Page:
In 1933, when the position of Associate Organist at the Cathedral became vacant, Yon chose as a replacement Edward J. Rivetti, one of his own students. Though Rivetti never actually became principal organist he served as assistant under both Yon and successor Courboin until 1970.

In the spring of 1938, both Pietro and Constantino Yon were appointed as Knights of St. Sylvester by Cardinal Patrick Hayes, who would die within a month of the appointment. Pietro also toured the country giving recitals.


Yon was also a composer, most famous for his Humoresque "L'organo primitivo"- Toccatina for Flute,[4] for organ, and his Christmas piece Gesù bambino.[5] He also wrote many works for organ, piano, and orchestra, including a Concerto Gregoriano for organ and orchestra (inspired by his experiences with the Wanamaker Organ) (with a companion version for organ and piano),[6] Speranza (Hope) - Solo for Diapason, Concert Study #1[7] and #2, American Rhapsody [8] and a concerto for oboe.


Yon's pupils included Cole Porter, Georges-Émile Tanguay, Powell Weaver (Kansas City), Edgar Bowman (Pittsburgh), Robert Elmore (Philadelphia),[9] Mary Downey (New York),[10] Henry Seibert (New York),[11] Eugene Phillips (Grand Rapids), Tracy Y. Cannon (Salt Lake City, organist at the Mormon Tabernacle), Helen Knox Ferguson (Dallas), Helen Townsend (Buffalo), Franklin Coates (N.Y.City), Dorothy Mulroney (organist at the Municipal Auditorium Springfield, Mass.), Wilbur Chenowetch (Professor of organ and organist of the Plymouth Church, Lincoln, Neb.), Alan Bucher (Peekskill N.Y.), Edward Rivetti, assistant organist at St. Patrick's Cathedral, N.Y., and Yon's godson Norman Dello Joio.

Illness and death[edit]

On April 9, 1943, Yon suffered a massive stroke that paralyzed his entire right side. As a result, he was unable to fulfill his obligations at St. Patrick's Cathedral and was temporarily replaced by long-time assistant Edward Rivetti.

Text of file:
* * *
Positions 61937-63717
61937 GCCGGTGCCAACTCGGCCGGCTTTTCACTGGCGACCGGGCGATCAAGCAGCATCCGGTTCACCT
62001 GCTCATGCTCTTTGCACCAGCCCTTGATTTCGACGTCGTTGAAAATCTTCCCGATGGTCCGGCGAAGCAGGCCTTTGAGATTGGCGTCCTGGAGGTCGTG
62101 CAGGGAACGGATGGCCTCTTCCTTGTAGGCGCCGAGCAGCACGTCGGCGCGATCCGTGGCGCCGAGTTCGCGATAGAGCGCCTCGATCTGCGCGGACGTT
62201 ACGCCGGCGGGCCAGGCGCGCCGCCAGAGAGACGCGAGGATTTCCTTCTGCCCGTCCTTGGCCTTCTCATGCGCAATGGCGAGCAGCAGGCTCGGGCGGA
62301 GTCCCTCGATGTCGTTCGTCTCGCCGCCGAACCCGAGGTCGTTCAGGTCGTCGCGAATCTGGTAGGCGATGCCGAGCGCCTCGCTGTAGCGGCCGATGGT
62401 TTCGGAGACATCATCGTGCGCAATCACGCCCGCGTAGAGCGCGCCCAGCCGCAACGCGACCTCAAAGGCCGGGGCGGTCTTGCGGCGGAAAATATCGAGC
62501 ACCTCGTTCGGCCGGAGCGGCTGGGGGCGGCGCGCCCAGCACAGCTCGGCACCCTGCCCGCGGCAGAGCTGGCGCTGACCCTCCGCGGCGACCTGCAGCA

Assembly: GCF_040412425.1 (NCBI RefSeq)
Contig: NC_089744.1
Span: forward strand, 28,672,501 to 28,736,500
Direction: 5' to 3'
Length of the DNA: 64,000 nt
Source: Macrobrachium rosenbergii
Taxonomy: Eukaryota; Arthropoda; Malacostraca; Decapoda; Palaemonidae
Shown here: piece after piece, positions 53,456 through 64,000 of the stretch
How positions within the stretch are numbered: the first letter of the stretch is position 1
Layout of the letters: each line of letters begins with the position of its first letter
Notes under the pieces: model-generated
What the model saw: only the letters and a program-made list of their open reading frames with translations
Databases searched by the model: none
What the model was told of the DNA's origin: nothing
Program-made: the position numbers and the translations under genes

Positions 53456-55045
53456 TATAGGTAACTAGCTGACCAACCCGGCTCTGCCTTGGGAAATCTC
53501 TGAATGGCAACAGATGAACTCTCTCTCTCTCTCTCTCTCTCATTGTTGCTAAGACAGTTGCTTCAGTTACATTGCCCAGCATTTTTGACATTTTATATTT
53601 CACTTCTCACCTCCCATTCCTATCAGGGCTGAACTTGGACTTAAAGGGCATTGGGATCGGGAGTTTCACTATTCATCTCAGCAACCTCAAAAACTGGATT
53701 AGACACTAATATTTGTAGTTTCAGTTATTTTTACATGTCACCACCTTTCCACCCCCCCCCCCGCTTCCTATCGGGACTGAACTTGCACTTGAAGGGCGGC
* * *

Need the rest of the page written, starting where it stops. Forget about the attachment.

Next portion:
At first, Yon was sent to Columbia Hospital. Eventually, it was decided to move him to a friend's house in Long Island, where it was thought that he would recover better. In the meantime, the Cathedral held his position open and refused application from organists who wanted to replace him.

In time, it became obvious that Yon would take a long time to recover if at all. Courboin was available as a substitute "for the duration of the illness of Pietro Yon". He was heavily engaged in a recital and teaching career, in addition to consultation on many new organs and performing radio broadcasts on WOR. On October 2, 1943, Courboin was appointed interim organist while Yon was ill.

Yon died in Huntington, New York on November 22, 1943, the feast of St Cecilia. His funeral, which took place on the 25th, was attended by 1,300 including Toscanini. Courboin conducted the choir in Yon's own Mass of Requiem.


  1. ^ a b c Basile, Salvatore (2010). Fifth Avenue Famous: The Extraordinary Story of Music at St. Patrick's Cathedral. New York: Fordham University Press. ISBN 978-0-8232-3187-4. 
  2. ^ http://books.google.com/books?id=vStEAQAAIAAJ&pg=PA52 Advertisement for Yon Music Studios
  3. ^ "Pietro Yon Dead; a Noted Organist", New York Times (Nov. 23, 1943), p. 25.
  4. ^ Dianne Bish plays Yon's Toccatina for Flutes on the Cadet Chapel Organ, West Point NY on YouTube
  5. ^ Mormon Tabernacle Choir sing Gesu Bambino on YouTube
  6. ^ Dianne Bish and Simon Preston perform the final movement of Yon's Concerto Gregorian on two organs on YouTube
  7. ^ Concert Study #1 on YouTube
  8. ^ American Rhapsody on YouTube
  9. ^ http://www.robertelmore.org/ website dedicated to Yon student Robert Elmore
  10. ^ http://www.staugustinedenver.org/pdfs/Mary_Downey.pdf article on Yon student Mary E. Downey
  11. ^ http://news.google.com/newspapers?nid=1955&dat=19491026&id=zrwhAAAAIBAJ&sjid=s5wFAAAAIBAJ&pg=4346,2920564 brief article and photo of Dr. Seibert, pupil of Pietro Yon


  • David Ewen, Encyclopedia of Concert Music. New York; Hill and Wang, 1959.

External links[edit]

Preceded by
Jacques C. Ungerer
Organist and Director of Music, St Patrick's Cathedral
Succeeded by
Charles M. Courboin